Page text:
Booksellers we spoke to said the presence or absence of a writing qualification on the part of the author didn’t make much difference to their perception of a book.
Jemma Pirrie is the buyer at Mc Leod’s Booksellers (pictured above).
Catherine Robertson (pictured below) is a published author who has done several writing courses, most recently the MA course at the International Institute of Modern Letters (IIML) Te Pūtahi Tuhi Auaha o Te Ao.
She says: 'Before I took my first writing course in 2001, I had done no creative writing since high school, so you could say the course launched my whole career.
She says: 'When I do the book buying, the qualifications of writers are hardly mentioned to me – emphasis is placed more on whether the reps have read and enjoyed the book, how well it is doing in the media, whether the author has received any awards, how popular the author is, etc.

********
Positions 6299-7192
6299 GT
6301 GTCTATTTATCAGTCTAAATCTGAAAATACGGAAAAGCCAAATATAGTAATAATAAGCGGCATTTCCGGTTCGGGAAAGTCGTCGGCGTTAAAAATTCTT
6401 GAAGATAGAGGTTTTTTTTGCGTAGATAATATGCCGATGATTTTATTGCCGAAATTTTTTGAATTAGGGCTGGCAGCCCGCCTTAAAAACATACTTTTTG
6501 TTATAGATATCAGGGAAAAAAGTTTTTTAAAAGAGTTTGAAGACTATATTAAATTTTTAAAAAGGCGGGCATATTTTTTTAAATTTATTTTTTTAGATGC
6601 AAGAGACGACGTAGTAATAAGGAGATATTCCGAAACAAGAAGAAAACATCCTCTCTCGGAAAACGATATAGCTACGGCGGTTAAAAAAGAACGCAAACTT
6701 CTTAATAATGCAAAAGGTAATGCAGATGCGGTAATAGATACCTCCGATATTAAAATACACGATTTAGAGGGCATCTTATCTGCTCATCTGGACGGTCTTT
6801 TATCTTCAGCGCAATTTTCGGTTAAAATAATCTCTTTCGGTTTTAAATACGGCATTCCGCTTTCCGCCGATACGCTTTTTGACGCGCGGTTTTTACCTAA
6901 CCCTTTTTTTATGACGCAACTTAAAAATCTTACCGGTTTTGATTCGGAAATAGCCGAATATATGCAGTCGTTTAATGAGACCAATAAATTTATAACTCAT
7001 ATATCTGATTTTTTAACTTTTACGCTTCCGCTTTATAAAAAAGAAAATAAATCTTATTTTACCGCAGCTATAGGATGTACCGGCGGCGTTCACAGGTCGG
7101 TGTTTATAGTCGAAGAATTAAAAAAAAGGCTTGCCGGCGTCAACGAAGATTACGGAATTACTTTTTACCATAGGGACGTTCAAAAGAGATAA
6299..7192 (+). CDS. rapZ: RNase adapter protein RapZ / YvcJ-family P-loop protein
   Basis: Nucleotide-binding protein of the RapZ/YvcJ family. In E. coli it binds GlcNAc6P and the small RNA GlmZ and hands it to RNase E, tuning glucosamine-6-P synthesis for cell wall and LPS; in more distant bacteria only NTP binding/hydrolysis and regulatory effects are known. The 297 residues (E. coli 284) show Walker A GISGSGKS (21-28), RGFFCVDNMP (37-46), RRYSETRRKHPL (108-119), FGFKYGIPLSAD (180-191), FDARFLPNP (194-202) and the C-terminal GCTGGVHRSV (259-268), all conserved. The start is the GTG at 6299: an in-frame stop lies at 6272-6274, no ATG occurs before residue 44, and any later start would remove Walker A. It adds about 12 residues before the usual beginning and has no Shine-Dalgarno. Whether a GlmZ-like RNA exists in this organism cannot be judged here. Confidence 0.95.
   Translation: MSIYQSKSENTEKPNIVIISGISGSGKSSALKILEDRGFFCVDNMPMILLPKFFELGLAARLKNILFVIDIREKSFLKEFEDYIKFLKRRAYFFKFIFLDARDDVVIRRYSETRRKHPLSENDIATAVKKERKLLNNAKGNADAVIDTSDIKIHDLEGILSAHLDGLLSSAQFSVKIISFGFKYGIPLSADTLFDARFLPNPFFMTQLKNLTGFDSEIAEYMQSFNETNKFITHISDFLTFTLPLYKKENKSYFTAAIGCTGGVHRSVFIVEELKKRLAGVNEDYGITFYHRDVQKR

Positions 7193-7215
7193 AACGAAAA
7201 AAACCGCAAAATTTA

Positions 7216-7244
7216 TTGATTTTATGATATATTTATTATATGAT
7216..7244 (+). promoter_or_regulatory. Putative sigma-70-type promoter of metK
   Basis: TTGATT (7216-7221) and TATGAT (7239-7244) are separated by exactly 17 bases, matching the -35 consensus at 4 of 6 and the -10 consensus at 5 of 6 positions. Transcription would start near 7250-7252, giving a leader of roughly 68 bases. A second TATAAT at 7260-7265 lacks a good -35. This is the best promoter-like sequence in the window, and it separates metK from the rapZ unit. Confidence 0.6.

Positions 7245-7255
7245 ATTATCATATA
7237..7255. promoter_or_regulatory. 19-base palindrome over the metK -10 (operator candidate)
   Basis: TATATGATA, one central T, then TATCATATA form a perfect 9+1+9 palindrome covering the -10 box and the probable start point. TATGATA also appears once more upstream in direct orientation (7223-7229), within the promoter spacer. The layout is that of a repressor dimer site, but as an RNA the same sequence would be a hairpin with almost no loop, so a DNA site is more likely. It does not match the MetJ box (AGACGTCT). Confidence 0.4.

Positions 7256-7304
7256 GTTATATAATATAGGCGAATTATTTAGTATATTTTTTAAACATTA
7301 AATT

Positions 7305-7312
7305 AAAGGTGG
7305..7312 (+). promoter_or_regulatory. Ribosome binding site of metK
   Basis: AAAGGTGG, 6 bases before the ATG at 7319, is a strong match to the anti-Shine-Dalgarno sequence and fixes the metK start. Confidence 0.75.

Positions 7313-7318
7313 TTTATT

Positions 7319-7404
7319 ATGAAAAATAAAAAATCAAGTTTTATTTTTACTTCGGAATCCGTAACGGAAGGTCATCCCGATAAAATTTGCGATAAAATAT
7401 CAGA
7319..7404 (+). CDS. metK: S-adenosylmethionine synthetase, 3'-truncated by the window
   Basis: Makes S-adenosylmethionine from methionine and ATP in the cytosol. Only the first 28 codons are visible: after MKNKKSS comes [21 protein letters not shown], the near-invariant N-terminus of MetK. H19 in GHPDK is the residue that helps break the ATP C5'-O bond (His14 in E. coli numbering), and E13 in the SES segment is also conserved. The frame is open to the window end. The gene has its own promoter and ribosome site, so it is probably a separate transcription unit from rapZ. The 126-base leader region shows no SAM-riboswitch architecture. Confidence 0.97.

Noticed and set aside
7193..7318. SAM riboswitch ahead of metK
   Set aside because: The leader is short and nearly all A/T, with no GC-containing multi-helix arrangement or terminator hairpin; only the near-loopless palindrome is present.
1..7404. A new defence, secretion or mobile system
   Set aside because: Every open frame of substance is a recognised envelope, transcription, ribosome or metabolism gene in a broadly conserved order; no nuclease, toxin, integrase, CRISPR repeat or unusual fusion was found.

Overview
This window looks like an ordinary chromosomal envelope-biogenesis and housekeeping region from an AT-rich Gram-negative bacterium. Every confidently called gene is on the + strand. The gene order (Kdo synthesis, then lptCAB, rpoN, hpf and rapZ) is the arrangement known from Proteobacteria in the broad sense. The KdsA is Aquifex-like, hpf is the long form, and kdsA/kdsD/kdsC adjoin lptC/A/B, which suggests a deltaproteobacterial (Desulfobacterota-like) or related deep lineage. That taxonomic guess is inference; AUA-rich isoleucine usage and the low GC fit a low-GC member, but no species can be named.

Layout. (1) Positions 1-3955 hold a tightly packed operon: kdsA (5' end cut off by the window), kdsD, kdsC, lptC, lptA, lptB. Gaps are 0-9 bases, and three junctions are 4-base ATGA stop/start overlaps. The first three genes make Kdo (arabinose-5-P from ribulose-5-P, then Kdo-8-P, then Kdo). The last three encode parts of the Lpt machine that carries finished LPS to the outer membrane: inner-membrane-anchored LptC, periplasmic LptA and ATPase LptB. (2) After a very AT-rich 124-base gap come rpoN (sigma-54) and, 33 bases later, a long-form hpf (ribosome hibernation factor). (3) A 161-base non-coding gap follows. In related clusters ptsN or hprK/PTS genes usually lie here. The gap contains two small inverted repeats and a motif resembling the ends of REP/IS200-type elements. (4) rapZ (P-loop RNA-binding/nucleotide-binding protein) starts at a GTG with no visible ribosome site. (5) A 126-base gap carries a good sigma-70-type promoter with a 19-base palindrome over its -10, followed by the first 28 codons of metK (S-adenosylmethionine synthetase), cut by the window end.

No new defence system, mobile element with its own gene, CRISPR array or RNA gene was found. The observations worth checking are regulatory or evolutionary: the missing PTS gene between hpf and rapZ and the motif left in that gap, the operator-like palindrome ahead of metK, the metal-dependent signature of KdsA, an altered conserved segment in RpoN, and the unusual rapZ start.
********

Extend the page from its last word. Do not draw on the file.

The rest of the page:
They also discuss books in reference to our bookshop’s target market and our tastes.' Thomas Koed of VOLUME sees the importance of writing courses as contributing several steps before the books hit shelves.This can mean it’s hard to get published because there’s more competition.' Another effect writing courses can have on publishing is that sometimes they grow their own publishing ventures.For example, Escalator Press has emerged from the Whitireia Creative Writing courses, as has Cloud Ink Press from AUT.He says: 'writing courses do deepen the writing pool, which deepens the publishing pool, and it is from this publishing pool that we pull the books for our shop.' Bronwyn Wylie-Gibb (pictured below) of UBS Otago says: 'I haven’t ever noticed that a qualification has any effect on sales …I don’t think customers particularly care: it certainly isn’t plastered all over the front and back of a book by the publisher.But the experience of that MFA, the workshops and seminars, the time you spent working on your book and being mentored – that might help you write something good.' Ashleigh Young is a writer and editor who co-convenes the science writing workshop at IIML.She says: 'It's not true that you HAVE to do a writing course in order to have a writing career. 'What's of value is having a person or group who can be your first readers and who can be honest with you, and for whom you can do the same.' Other things writing courses do The value of writing courses in Aotearoa is not measured purely in terms of books produced, although all the writing course convenors we interviewed proudly spoke of the many books their graduates had published and are continuing to publish in impressive numbers.For example, Wilkins says: 'I think there are a couple of MA classes from the early 2000s in which the book publication rate is now 100%, but that was after a decade or more.However, when it comes to choosing manuscripts for publication at VUP, he says the presence or absence of a writing qualification makes no difference: 'that decision is made solely on the book'.Where courses can make a difference is in (a) the writer finishing the manuscript, and (b) getting it to a publisher.